But the 2012-13 season didn’t go as planned for Oklahoma City. Russell Westbrook got hurt early in the playoffs, and the Thunder lost to the Grizzlies in the second round. Martin left for a lucrative contract with the Timberwolves the following summer.

Even with the long runway Kevin Durant and Westbrook provided, Oklahoma City never got back to the Finals. Beal could have grown into a third star whose shooting complemented the duo. The Thunder might have won a championship with this trade (or, again, just keeping Harden).

The Wizards almost certainly would have won more. Harden has perennially gotten the Rockets to the playoff. (They’ve gone further in years he has had more help.) Beal hasn’t singlehandedly carried Washington like that.

So, this is an interesting “what if?” – if you take it at face value.

Beal’s agent warning him of a trade possibility means something. But we don’t know which other pieces were involved.

The Thunder didn’t trade Harden until just before the rookie-scale-extension deadline, suggesting they wanted to give themselves time to extend him themselves before taking the drastic step of trading him. Would Beal have been enough of a return to give up in June (or even August) on keeping Harden? Maybe. Harden didn’t fully blossom until reaching Houston. But I’m skeptical. At minimum, Harden had already established himself as young and good. Beal was young, promising and under greater team control. There’s significant value in the certainty of a player being at least a near-star, and Harden – not Beal – had that.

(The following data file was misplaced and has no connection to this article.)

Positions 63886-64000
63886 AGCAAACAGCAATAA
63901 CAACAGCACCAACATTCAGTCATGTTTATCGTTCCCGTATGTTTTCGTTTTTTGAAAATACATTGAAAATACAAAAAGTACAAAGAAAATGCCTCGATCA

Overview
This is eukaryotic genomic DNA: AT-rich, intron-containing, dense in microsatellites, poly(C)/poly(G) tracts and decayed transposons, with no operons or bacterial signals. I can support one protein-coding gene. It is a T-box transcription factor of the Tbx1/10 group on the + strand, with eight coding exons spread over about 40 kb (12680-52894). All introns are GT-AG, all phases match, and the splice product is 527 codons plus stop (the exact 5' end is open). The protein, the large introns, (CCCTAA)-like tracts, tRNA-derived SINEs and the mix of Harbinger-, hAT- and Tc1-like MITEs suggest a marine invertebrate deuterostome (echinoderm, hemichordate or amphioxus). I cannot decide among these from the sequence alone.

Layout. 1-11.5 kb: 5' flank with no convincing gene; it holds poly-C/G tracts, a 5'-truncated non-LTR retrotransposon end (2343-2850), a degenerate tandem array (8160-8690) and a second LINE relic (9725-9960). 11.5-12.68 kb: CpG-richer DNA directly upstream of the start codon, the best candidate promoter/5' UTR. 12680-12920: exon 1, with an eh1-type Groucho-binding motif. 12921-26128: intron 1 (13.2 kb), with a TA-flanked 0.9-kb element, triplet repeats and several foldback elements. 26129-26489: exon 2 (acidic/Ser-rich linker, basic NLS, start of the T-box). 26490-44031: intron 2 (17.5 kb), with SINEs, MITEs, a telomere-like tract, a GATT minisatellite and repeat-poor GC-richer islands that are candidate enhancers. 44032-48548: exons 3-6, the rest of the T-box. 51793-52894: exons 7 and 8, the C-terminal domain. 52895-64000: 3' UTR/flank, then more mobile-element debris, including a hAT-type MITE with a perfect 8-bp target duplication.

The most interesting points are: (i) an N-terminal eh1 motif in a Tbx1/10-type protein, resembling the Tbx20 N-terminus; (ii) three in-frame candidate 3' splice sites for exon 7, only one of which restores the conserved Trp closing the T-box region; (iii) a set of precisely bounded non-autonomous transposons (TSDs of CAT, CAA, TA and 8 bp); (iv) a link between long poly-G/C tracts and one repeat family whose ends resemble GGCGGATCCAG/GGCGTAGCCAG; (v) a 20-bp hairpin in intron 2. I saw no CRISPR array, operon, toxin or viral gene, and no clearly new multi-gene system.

Even in hindsight, we’re still revisiting the situation with only limited information.

Report: NBA games could resume in August, not July

Bucks center Brook Lopez and Raptors center Marc Gasol
Steve Russell/Toronto Star via Getty Images
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A week ago, the NBA was looking to resume games in July at Disney World.

Adrian Wojnarowski of ESPN:

In fact, there’s a possibility the first games played in Orlando could be in August, not July, sources said.

It’s good the NBA is being flexible on a start date. The coronavirus presents so much uncertainty.

The league is approaching its most lucrative time – the playoffs. The NBA should make every effort to play the postseason, whenever that can be done safely.